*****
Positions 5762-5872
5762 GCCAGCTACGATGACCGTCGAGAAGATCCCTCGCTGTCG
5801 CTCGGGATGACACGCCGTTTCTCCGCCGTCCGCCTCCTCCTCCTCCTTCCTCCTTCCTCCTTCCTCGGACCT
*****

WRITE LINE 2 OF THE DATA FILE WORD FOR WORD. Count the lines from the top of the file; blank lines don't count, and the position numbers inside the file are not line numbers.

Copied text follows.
5762 GCCAGCTACGATGACCGTCGAGAAGATCCCTCGCTGTCG